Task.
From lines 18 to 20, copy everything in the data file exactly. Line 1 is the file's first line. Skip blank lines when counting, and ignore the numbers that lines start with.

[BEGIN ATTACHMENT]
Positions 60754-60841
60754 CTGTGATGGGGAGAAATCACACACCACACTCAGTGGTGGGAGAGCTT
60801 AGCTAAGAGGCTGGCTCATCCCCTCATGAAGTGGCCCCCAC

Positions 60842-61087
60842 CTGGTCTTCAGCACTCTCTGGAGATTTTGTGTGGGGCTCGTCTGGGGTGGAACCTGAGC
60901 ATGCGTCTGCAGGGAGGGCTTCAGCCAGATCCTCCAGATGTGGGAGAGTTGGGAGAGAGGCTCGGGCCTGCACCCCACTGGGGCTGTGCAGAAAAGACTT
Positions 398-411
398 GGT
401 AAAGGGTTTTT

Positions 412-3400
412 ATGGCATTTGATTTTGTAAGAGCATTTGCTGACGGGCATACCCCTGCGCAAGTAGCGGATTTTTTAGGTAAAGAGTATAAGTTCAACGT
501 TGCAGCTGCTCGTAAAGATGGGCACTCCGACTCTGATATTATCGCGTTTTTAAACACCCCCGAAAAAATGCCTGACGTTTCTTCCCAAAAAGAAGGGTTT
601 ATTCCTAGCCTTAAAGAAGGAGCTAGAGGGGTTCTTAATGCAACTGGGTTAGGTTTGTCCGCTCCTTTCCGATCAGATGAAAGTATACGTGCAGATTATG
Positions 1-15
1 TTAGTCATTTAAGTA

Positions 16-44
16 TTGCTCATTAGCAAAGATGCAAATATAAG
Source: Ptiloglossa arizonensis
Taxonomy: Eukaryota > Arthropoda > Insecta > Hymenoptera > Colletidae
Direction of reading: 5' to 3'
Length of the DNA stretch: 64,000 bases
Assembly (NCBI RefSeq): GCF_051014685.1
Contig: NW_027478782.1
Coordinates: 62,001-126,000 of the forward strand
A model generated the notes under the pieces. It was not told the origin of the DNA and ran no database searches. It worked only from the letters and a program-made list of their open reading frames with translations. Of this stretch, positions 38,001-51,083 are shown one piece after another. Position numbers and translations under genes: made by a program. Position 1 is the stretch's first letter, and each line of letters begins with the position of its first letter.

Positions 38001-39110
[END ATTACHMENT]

Source: Ptiloglossa arizonensis
Taxonomy: Eukaryota > Arthropoda > Insecta > Hymenoptera > Colletidae
Direction of reading: 5' to 3'